Well, there is a slightly awkward solution that might do the trick. The idea would be to create a single-voxel image using the
*.mih format (the one with the standalone text-only header so you can edit it yourself), then use mrtransform to regrid that to your target space.
So the header would look like this:
dim: 1,1,1 # single voxel
vox: 10,20,30 # whatever the actual size of the ROI is, in mm.
transform: 0.999171, 0.0407114, 0.000431757, 0.2342
transform: -0.0407124, 0.999167, 0.00267015, 1.2342
transform: -0.000322792, -0.00268555, 0.999996, -9.577
And what you need to worry about is the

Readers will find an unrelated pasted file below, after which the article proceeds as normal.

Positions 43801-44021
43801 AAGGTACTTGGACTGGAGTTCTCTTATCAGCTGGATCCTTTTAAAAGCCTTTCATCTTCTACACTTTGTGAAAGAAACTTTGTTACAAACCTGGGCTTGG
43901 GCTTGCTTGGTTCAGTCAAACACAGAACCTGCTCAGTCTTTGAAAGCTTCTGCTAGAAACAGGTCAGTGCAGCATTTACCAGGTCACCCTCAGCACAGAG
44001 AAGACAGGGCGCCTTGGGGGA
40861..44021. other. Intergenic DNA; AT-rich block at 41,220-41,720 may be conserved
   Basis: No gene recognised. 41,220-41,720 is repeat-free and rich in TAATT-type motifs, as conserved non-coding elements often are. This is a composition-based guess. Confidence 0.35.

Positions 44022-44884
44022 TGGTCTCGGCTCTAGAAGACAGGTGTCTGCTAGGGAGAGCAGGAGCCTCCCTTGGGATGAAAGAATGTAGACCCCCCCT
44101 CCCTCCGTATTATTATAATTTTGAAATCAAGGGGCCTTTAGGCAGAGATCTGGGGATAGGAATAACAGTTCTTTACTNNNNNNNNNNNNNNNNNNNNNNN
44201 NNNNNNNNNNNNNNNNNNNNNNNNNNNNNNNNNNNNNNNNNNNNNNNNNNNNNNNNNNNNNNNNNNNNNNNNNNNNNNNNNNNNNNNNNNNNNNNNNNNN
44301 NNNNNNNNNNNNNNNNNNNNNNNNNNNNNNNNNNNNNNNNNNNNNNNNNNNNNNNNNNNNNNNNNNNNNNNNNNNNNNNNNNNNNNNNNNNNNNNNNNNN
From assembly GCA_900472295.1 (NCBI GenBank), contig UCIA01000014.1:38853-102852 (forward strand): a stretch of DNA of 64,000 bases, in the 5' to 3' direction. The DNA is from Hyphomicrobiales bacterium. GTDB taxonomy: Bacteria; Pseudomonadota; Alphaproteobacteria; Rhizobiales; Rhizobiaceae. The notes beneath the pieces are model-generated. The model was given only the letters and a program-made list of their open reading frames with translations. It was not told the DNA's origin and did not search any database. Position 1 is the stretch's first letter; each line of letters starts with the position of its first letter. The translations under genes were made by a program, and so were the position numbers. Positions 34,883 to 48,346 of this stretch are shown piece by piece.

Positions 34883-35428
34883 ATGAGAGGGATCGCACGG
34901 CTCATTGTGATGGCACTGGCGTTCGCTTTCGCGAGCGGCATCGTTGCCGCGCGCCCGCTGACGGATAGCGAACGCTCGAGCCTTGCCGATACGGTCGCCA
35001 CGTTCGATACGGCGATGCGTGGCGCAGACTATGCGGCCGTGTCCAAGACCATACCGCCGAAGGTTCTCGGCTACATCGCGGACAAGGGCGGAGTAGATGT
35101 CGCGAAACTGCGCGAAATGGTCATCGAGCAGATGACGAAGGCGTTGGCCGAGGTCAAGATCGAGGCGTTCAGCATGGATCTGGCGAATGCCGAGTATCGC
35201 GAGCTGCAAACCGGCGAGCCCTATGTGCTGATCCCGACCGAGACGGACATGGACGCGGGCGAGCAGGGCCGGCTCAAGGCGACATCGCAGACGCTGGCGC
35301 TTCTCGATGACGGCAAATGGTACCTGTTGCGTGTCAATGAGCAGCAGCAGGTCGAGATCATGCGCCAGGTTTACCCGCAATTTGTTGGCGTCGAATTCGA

vox entry (that’ll set the size of the ROI), and the
transform, which sets the direction vectors (first 3 columns) and position of the centre of the ROI (4th column). Note the direction vectors need to be unit normalised and orthogonal.
You can generate the data file with a command like this (make sure the name matches what’s in the header, under the
$ printf '\001' > ROI.dat
That should already give you an image that you can display in MRView using the ROI editor, e.g.:
$ mrview yourimage.mif -roi.load ROI.mih
At this point, you can simply regrid onto your target space:
$ mrtransform ROI.mih -template yourimage.mif ROI_regrid.mif
Not sure that’ll meet your needs, but to be honest I don’t think we could make it all that much simpler - the hard part is getting the transform right, and specifying it is always going to be somewhat awkward…